Why Take Notes? - This week in class, practice the second type of note taking. Remember, the goal is not to write down every word the teacher says, but to capture the main points and connect them to related concepts where you can. Listen carefully to what your teacher is saying, then write down what you have learned in your own words.
Skills & Steps - This helps students evaluate their own approach to learning and see if they are missing something.
Mapping Method - A concept map is a way to organize information that makes sense visually. The main advantage of a concept map is that it shows relationships between things. This can be especially helpful when a single concept or piece of information is related to more than one other thing.
Clustering - Clustering is a way to organize information. Clustering means sorting information by putting like things together and identifying different subtopics that fall under a single topic. You can then connect the clusters for related concepts, similar to how you would with a mind map or a concept map.
The Cornell Method - In the Cornell Method of taking notes, the page is divided into three or for sections, and each section has a specific purpose.
Reading Partner - Use the graphic organizer below to take notes while you read the passage.
3, 2, 1 - A nice way to review everything that is brought your way.
The Big 5 - We help you arrange the five keys to any project.
Categories - Use the boxes below to group your notes into categories that you determine.
In the Clouds - What are the most important details of the work.
Key Details - A nice organizer to put everything together for yourself.
Sources and Evidence - Evaluate all the facts that are presented.
Story Notes - This is a listening sheet.
Template - This is streamlined template you can use to process your notes and give your own thoughts on it.
Use with Text - Use the graphic organizer to take notes on the key topics in the assigned text.
What I Know - What do you fully understand about this topic already?
The Gist - Understand the guts of any topic with this.
Core Ideas - What are three things you learned?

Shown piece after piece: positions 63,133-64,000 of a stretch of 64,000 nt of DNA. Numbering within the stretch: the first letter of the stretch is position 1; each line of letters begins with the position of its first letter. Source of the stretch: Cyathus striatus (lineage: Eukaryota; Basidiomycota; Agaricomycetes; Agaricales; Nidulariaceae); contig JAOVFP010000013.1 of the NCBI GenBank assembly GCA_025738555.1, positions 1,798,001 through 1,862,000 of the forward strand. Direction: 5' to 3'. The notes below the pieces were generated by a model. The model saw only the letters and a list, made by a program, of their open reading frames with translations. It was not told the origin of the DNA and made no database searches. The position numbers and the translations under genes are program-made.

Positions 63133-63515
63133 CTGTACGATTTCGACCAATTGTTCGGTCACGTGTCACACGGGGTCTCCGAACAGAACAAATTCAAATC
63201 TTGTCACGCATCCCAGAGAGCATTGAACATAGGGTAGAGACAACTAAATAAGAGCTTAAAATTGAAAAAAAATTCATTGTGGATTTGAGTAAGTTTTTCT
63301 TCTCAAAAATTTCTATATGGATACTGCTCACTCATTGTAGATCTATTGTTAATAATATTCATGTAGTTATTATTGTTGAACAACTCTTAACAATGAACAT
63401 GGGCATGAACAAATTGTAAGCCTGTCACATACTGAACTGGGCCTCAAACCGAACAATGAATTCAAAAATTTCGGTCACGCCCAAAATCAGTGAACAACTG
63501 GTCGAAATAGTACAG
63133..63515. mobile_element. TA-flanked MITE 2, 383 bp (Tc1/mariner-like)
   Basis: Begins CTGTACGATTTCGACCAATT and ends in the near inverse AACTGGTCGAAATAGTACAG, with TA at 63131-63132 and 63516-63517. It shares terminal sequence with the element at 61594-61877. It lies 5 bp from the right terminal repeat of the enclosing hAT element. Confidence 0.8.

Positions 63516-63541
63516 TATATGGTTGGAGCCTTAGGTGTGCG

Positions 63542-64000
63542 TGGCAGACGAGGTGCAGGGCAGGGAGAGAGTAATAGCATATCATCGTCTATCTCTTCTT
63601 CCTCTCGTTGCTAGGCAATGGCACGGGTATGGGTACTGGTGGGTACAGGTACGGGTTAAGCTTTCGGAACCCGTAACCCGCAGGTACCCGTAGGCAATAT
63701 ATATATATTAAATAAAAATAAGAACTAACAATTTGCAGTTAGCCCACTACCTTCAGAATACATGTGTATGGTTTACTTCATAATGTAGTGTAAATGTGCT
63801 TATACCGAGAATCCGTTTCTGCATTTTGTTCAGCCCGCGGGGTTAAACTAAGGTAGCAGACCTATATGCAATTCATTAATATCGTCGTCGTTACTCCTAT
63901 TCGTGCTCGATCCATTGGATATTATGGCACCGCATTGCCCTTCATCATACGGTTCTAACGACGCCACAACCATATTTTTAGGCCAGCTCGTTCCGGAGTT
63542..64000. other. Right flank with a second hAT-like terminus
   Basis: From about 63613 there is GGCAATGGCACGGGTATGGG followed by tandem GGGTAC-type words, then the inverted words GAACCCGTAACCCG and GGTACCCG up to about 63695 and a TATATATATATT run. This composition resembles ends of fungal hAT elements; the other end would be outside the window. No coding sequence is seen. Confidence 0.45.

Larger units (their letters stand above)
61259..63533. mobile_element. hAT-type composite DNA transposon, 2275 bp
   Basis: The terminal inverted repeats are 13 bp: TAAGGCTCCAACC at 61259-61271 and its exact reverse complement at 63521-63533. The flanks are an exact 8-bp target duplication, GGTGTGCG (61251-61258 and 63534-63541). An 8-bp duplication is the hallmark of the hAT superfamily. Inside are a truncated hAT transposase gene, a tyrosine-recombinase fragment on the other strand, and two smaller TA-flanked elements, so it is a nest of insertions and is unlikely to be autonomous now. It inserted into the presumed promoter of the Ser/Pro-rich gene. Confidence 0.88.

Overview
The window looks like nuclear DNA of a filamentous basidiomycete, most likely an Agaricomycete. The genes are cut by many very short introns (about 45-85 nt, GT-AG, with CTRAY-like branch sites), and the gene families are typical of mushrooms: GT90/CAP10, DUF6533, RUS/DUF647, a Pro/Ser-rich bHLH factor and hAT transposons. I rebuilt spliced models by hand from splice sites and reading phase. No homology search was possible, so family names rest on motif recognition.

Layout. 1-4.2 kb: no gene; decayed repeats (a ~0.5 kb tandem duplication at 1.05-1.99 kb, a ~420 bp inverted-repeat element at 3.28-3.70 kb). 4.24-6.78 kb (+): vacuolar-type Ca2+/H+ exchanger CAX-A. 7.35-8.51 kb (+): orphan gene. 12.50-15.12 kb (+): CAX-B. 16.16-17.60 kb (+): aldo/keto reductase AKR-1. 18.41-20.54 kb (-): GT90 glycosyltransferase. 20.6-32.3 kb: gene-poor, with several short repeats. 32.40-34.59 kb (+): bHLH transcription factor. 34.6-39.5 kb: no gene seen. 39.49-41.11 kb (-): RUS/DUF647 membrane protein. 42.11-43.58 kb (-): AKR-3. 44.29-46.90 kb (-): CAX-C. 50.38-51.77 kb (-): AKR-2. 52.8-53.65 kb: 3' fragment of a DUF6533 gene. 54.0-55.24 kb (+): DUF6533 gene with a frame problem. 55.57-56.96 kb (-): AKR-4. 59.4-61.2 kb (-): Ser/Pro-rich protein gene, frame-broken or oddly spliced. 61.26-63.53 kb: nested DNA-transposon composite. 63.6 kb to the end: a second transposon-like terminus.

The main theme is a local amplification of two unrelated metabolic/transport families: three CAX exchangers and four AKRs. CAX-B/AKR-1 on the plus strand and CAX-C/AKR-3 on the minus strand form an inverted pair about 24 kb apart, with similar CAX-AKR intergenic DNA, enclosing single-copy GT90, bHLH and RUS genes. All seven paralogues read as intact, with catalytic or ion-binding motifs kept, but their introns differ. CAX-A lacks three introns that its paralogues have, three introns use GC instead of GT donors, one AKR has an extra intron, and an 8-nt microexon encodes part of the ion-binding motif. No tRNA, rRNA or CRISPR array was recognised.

Things I Lost - This is a great way to sum up everything you were exposed to.
Research Notes - When you are working on a research paper.
Questions? - This helps you come up with specific question that may be helpful to ponder when learning this.
Vocab. - What are the important words to remember along the way.
Charting Method - With the charting method, you organize information in columns, for example, in a table. Label each column with a category name so that you can easily compare the same kind of information between rows.
The Boxing Method - Grouping your notes in this way makes it easier and quicker when it's time to review, because it is easier to find things that are related to each other.
The Outline Method - In the outline method, you identify main ideas and write them down along the left-hand margin of the page. Then you list subtopics underneath of them and sub-subtopics and details underneath of that, indenting at each level. The outline method works best for classes in which you know material will be presented in a clearly structured way.
Connections - This helps you find connections between major concepts in a work.
The Basics - The covers all the main points of interest for you.
The Checklist - Use the checklist below to assess your note taking skills.
Keep It Short and Simple (KISS) - The Keep It Short and Simple note-taking technique, or KISS, focuses on keeping notes brief, capturing only what matters in a way that you are likely to remember when you review your notes.
Summaries - When you have an opportunity, summarize your notes on the left-hand side.